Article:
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NHL.com | NHL app

Project: NHL.com NHL app • 2018 • Role: UX Lead

The Challenge

Starting the third season of our partnership with the NHL our design team took shifted focus from NHL.tv, the subscription streaming service to NHL.com and the official NHL app. 

A strategic theme guided us based on user feedback, business viability and engineering constraints:

 

  • Capitalize on existing high traffic areas  by improving the video player experience.  
  • Bring back fans to the official NHL app by leveraging more of the game and player stats and stories that fans seek on our competitor’s products.

My Role

I served as a UX Lead across multiple features and was responsible for the overall user experience, partnering with a product designer and art director.  While I continued to deliver assets, my shifted to more strategic leadership, meeting directly with NHL stakeholders and execs. Additionally, I managed research initiatives with our fans, led workshops to ideate innovative features and supported rapid iteration through prototyping and testing.

I managed the UX design and research responsibilities for Mobile video improvements, gamecenter enhancements and sunsetting the NHL Arena app and integrating its features into the NHL official app. 

 

Foundational Research

In preparation for redesigning NHL.tv, I had conducted multiple rounds of interviews with fans, to learn about their NHL consumption across all media. For our design effort on the app and website the focus shifted from questions about watching hockey games to questions about a fan’s consumption of news and video, stats and other information related to their favorite teams.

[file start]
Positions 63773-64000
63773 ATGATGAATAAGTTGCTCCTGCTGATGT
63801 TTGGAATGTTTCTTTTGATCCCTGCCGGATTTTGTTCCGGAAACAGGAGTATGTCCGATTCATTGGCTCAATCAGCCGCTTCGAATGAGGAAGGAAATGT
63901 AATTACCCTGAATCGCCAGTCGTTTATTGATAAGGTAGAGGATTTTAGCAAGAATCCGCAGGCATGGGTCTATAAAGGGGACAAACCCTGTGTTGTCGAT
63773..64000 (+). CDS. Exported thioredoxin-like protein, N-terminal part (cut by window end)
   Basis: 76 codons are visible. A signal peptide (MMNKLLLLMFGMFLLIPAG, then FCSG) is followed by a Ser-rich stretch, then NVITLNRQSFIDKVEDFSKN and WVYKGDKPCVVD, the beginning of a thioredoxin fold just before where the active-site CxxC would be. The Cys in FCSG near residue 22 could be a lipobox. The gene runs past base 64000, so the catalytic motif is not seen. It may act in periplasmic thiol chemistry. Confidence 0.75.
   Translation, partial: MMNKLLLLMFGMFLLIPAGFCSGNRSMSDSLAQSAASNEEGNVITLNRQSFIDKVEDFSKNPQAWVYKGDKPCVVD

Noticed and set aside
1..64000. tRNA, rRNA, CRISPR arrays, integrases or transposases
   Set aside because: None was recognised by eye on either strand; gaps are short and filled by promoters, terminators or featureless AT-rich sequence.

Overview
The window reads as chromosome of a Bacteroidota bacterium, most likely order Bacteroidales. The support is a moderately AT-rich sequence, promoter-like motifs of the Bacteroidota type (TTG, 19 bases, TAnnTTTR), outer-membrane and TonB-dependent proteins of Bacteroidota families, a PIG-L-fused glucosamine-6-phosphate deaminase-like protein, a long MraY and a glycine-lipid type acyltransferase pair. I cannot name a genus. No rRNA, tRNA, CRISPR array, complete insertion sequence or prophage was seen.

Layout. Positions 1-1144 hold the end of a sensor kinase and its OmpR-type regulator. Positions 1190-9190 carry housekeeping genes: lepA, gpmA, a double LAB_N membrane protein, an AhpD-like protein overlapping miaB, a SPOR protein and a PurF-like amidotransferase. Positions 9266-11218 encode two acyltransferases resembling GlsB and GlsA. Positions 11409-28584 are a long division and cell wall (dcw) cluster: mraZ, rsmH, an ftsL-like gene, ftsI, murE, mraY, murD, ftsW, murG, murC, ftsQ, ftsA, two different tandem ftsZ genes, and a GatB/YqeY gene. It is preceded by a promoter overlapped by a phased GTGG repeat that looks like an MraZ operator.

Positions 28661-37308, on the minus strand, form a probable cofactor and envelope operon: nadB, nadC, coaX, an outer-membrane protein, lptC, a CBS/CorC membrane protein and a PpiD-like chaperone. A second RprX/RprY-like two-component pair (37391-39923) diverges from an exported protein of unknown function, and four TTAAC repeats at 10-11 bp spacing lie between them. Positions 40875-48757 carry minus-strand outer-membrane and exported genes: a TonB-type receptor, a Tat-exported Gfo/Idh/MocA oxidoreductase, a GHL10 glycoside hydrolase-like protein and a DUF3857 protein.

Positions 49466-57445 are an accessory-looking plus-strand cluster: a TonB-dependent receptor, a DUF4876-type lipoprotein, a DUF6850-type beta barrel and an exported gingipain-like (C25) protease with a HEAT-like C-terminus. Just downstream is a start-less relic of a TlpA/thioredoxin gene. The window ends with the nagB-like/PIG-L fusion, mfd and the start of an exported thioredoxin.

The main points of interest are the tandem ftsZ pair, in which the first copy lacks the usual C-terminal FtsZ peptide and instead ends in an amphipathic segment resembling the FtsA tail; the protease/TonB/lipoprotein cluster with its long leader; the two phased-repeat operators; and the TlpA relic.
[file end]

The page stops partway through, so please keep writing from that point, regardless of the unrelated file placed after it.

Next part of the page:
The questions we wanted to answer:

What kinds of information do fans seek out prior to games, during game and after? What are their motivations for using the official NHL app/website vs other sports products or social media like Youtube, Reddit, Hockey­reference.com, Hockeydb? What are their patterns/rituals for checking NHL news throughout the day and where does our experience fall flat in these situations?

    • Hockey fans have many choices for viewing highlights during and after games and social media provides quick and easy access to big moments that the fanbase is talking about.
    • Fans will seek out stats and news in preparation for watching a game. Player stats enable fans to gauge the recent success and skills of their players as well as the opposing team.  Particularly with rivalries, fans are eager to learn about streaks or top performances.
    • Within the NHL app, fans want to watch more videos featuring their favorite team but also star players from around the league.

Improving the Video Experience